The Life & Mind Seminar Network

Seminar #70: Information Dynamics of Embodied Agents

Posted in Seminars by Tom Froese on August 26, 2010

And on Wednesday (1st Sep., 4:30pm, Arun-401) we will have another special seminar this time by Paul Williams of Indiana University. He will talk to us about:

Information Dynamics of Embodied Agents

Paul L. Williams
Cognitive Science
 Program,
 Indiana University


Information
 theory
 provides
 a
 powerful
 set
 of
 tools
 for
 the
 analysis
 of
 embodied
 agents.
 However,
 while
 methods
 for
 quantifying
 static
 information
 structure are well established,
 only
 recently
 have
 information‐theoretic techniques
 been
 extended
 to
 consider
 structure
 over
 time.
 Here
 we
 present
 a
 novel
 information‐theoretic
 toolset
 for
 analyzing
 the
 information
 dynamics
 of
 embodied
 agents,
 and demonstrate
 its application
 to a previously reported model
 of relational
 categorization
 (Williams
 &
 Beer,
 CogSci 
2008).


The
 central
 idea
 of
 our
 approach
 is
 to
 explore
 how
 information
 about
 particular
 stimulus
 features
 flows
 through
 a
 brain‐body‐environment
 system.
 We
 begin
 by
 quantifying
 the
 information
 that
 sensory,
 neural,
 and
 motor
 components
 provide
 about
 a
 stimulus.
 Then
 we
 unroll
 these
 measures
 across
 time
 to
 explore
 how
 informational
 structure
 evolves
 during
 behavior.
 By
 further
 unrolling
 across
 values
 of the stimulus
 feature, we are able to trace how information
 about particular

stimuli flows
 through
 the system.
 The aim of our analysis is then to understand the
 dynamic
 properties of this information flow.




Our
 analysis
 techniques
 are
 based
 on
 a
 newly
 developed
 method
 for
 decomposing
 multivariate
 information,
 called
 partial information (PI) decomposition
 (Williams
 &
 Beer,
 arXiv:1004.2515).
 PI‐decomposition
 exhaustively
 decomposes
 the
 information from
 a set
 of variables into
 unique
 information,
 redundancies,
 and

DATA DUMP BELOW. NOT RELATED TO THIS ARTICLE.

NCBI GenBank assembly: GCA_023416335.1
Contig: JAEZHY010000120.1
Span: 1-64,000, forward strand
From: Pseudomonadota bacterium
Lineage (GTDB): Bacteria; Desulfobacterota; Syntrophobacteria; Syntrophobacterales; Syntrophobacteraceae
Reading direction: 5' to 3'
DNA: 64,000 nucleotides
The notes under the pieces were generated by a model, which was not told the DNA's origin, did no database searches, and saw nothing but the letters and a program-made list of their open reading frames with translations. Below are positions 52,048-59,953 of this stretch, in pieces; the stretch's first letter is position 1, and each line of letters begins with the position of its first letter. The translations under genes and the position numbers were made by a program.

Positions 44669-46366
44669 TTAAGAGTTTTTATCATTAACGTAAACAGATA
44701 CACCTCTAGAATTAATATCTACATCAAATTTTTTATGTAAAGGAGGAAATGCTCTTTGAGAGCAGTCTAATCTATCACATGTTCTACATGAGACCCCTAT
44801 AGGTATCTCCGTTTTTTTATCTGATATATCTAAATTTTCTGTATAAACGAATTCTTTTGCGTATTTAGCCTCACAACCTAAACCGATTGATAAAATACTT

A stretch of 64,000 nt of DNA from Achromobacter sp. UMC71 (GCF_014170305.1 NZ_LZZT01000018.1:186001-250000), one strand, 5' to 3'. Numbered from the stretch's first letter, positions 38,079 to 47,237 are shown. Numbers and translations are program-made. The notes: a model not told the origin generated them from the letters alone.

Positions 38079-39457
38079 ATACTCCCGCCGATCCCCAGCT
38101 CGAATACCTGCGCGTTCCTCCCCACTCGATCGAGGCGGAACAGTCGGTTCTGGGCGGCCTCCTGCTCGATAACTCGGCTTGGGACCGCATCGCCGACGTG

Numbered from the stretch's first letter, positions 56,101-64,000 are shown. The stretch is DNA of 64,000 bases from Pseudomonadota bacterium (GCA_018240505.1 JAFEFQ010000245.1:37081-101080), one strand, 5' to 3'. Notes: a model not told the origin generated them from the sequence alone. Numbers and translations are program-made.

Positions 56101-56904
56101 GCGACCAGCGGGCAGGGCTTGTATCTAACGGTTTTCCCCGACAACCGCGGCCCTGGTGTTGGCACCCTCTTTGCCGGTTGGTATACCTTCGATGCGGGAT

synergies
 between
 subsets
 of
 those
 variables.
 Using
 PI‐decomposition,
 we
 derive
 measures
 that
 capture
 the
 dynamic
 properties
 of
 information
 gain,
 loss,
 and
 transfer.
 Information
 gain
 is
 defined
 as
 the
 unique
 information
 that
 a
 component
 contains
 at
 the
 current
 time
 step
 when
 information
 from
 previous
 time
 steps
 is
 excluded.
 Information
 loss
 is
 defined
 oppositely
 as
 the
 information
 that
 a
 component
 contained
 previously
 which
 it
 currently
 lacks.
 Information
 transfer
 is
 defined
 as
 the redundancy between a
 source and the information
 gained
 by
 a target.

 Information
 transfer
 also
 extends naturally to
 multiple
 components, allowing
 us to
 track information
 along arbitrarily
 complex
 paths.


We
 demonstrate
 these
 techniques
 by analyzing
 the relational
 categorization
 behavior
 of
 evolved
 model
 agents.
 We
 explore
 questions
 such
 as
 how
 the
 agents
 extract
 and
 store
 information
 about
 stimulus
 features,
 and
 how
 they
 integrate
 information
 about
 multiple
 features.
 In
 addition,
 we
 show
 how
 our
 techniques
 apply
 naturally
 to
 interactions
 spanning
 the
 brain‐body
 and
 body‐environment
 boundaries.

 For instance, we
 explore how one
 agent
 uses its
 body position
 to
 store
 information about a
 stimulus, representing a
 simple form of
 information
 offloading.

 We
 also
 examine
 how
 an
 agent’s
 position
 and
 motion
 influence
 the
 information
 available
 at
 its sensors,
 corresponding to
 information
 self‐structuring.
 The
 results
 of
 this
 analysis
 illustrate
 the
 unique
 strengths
 of
 our
 approach
 for
 exploring
 the
 detailed
 structure
 of
 information
 dynamics,
 and
 point
 towards
 a
 natural
 synergy
 between
 temporally‐extended information
 theory
 and dynamical
 systems theory.

All welcome!

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  1. […] Life & Mind seminars a philosophy discussion group organized by members of the CCNR but open to everyone… « Seminar #70: Information Dynamics of Embodied Agents […]


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